Did Philip Hammond MP Watch Too Much Thunderbirds As A Child?

 

What Philip Hammond MP would look like if he were a puppet and.......wait a minute..

Philip Hammond MP, Secretary of State for ‘Transport’, gave a speech this morning to the Conservative Party Conference in Birmingham. In it he outlines very big plans. Very big plans indeed.

I used to love Thunderbirds when I was a child and I’m now positive Philip Hammond did too as it‘s the only way to explain his childish policies. Its futuristic World was one of bombastic visionary schemes – huge supersonic aircraft carrying thousands of passengers, Mega Atomic Power Stations, Pink Rolls Royce’s zooming along empty wide fast motorways. In Hammonds World we see Mega Super Fast High Speed Rail Links, Ultra Low Carbon cars zooming along efficient road infrastructure, all powered by Atomic Power Stations.

Dr Mayer Hillman in his brilliantly pragmatic book How We Can Save the Planet outlines how a popular misconception to global warming is that we can somehow develop our way out of the problem. That technology will save the day like some sort of International Rescue. Mr Hammond’s speech this morning contained the following,

 “…….. let’s not forget that over 80% of all journeys are undertaken by car and Britain’s roads represent our greatest investment in transport infrastructure. Clearly, while motoring was synonymous with carbon production, it couldn’t be a major part of Britain’s future transport plans.

But the idea that the only solution is to force people out of their cars is pessimistic, outdated, Labour dogma. This Government is supporting the ultra-low emissions technologies that will see the carbon output of cars plummet over the next two decades.

Drawing fuel, not from petrol pumps, but from an electricity grid which Chris Huhne is determined to make one of the greenest in Europe. The Coalition has signaled its commitment to de-carbonising motoring by confirming, ahead of the spending review, grants for R&D and generous consumer incentives for every ultra-low emission car sold.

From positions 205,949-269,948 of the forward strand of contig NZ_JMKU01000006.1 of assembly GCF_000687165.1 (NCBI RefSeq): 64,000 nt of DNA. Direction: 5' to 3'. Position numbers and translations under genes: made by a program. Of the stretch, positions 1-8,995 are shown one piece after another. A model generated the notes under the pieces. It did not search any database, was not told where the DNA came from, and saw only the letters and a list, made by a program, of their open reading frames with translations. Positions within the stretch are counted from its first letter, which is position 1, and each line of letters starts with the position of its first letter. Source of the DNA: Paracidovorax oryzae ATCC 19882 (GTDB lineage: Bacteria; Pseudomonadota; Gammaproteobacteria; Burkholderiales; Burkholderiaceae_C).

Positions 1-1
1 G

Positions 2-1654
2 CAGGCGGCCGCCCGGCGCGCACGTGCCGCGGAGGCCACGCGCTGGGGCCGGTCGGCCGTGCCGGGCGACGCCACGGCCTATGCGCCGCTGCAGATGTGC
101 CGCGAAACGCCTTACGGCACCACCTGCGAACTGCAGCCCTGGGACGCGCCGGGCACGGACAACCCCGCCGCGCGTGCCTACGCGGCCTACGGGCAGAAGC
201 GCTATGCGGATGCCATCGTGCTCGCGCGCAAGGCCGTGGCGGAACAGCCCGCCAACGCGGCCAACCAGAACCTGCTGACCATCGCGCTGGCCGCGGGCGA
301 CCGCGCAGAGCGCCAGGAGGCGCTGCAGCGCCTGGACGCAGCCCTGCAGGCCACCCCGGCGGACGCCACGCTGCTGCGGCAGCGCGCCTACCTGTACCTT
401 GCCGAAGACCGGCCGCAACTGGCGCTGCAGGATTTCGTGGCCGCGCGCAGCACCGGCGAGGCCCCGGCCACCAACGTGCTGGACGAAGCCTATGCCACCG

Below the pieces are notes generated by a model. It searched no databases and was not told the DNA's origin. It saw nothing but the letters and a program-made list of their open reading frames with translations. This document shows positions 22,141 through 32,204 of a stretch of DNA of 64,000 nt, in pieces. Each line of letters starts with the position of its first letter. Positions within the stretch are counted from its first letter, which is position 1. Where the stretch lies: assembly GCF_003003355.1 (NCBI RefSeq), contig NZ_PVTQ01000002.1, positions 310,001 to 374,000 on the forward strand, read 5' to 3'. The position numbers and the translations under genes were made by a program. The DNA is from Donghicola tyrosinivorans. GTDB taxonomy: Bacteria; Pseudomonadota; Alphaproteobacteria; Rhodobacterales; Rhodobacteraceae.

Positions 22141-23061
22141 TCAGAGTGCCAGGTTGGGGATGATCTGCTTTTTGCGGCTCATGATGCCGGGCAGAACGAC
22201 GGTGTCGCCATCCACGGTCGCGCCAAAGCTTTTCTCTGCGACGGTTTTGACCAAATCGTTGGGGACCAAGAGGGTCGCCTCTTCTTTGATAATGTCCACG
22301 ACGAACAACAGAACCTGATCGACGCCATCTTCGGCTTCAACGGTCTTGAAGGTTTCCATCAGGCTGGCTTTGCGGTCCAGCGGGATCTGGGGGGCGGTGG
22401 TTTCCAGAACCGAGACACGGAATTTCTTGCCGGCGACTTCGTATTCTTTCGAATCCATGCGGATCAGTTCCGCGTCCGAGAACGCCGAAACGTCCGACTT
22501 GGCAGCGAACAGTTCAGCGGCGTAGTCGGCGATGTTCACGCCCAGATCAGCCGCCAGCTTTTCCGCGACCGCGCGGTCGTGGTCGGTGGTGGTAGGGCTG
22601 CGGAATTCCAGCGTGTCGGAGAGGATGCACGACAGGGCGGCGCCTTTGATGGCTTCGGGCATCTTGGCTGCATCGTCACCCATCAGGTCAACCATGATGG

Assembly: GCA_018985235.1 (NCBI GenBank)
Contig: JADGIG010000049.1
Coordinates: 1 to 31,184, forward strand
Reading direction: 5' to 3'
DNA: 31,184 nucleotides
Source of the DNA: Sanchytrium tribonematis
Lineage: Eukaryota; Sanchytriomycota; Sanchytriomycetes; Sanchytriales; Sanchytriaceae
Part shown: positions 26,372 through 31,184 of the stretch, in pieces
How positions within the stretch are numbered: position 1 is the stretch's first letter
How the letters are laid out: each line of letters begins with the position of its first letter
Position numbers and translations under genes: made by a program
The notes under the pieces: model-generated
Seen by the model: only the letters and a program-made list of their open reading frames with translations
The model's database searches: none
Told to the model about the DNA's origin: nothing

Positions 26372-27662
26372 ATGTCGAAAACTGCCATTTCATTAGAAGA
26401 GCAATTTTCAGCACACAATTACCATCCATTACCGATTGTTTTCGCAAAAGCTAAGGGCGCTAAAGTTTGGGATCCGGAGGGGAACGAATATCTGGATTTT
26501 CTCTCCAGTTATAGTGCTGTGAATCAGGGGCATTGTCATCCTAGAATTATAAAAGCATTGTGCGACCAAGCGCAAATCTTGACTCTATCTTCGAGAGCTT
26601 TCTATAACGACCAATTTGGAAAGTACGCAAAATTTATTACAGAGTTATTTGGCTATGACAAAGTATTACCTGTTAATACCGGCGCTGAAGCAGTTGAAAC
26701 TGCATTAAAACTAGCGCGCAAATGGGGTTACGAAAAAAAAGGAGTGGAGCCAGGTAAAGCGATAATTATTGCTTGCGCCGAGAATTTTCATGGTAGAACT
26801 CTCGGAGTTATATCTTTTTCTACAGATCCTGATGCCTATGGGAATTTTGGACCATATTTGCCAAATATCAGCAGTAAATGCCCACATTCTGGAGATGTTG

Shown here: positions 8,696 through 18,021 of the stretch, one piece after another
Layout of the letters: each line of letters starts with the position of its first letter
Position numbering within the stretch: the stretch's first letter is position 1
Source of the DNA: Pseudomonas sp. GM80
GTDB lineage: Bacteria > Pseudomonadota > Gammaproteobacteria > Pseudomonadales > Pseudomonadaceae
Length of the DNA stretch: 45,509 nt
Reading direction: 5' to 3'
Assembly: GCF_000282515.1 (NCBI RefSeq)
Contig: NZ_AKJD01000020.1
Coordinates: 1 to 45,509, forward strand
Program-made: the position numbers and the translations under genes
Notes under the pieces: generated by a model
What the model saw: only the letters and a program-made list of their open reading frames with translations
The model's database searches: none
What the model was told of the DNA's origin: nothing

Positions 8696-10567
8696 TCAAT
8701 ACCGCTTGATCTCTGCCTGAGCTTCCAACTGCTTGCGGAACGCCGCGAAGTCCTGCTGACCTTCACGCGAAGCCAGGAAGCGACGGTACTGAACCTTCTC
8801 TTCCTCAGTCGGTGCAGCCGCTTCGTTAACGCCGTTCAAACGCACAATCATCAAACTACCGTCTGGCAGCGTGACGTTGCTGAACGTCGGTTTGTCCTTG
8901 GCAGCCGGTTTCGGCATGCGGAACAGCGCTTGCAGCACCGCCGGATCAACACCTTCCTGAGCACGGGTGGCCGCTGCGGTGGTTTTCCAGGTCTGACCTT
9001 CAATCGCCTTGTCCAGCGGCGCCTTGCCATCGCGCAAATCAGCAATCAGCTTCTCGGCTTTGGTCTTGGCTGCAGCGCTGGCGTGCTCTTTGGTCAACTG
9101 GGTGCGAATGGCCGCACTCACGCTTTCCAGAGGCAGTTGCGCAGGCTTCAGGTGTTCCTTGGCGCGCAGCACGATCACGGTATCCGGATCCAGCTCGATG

Putting our trust in technology, and our country at the forefront of the green-motoring revolution. The first new-generation electric cars will appear on Britain’s roads early next year and the first volume British-built electric vehicles will roll off the production line in 2013.

So motoring can again become part of our future transport planning, as the greening of the car saves it from extinction and that means we can end Labour’s indiscriminate war on the motorist as we focus on the real enemies – carbon and congestion.”

These words are as astounding as they are absurd (and I’m sure many blogs today will be picking them apart) but the worst aspect of his speech is in what he didn’t say – You may be wondering where walking and cycling feature in all this. They are after all the most cost effective, clean, easily available forms of transport we have. The fact he made no reference to these transport modes at all in his speech (supposedly extolling the virtues of sustainable transport) is as telling as it should be alarming.

In an earlier blog post I discussed how the set up of Cycling England was flawed and its passing could be regarded as a good thing. However I wrote that in the hope that cycling would be brought back in-house within the DfT and receiving a more deserving share of the transport spend. Even if cycling does move back, the future looks very bleak indeed in the wake of such an obviously car-sick Government Department. The fact that walking and cycling improves the nation’s health, produces no carbon or noise pollution, allows people to engage with their surroundings and neighbourhoods and is the most effective way to get through towns and cities seems to be lost on dear Hammond. Also the fact that infrastructure is cheaper with a better rate of return. And that walking and cycling is more fun and the increased fitness makes you better in bed (that last bit is my opinion but I’m sure you’d all agree).

When Thunderbirds was created, it was a brave new World; the Apollo missions were under way, new materials were being discovered, soon one could fly from London to New York in three and a half hours – and look elegant puffing on a cigarette whilst you flew beyond the clouds. In Thunderbirds World you didn’t need to walk or cycle anywhere as technology could take you to wherever you wanted to go. That World has long gone in a plume of supercharged 4-star exhaust fumes but clearly left a mark on our dear Hammond who clearly loves all the science involved.

Which is why the Coalition cut funding for scientific development and research. Oh well, I’m sure the motoring lobby can step in to help. FAB!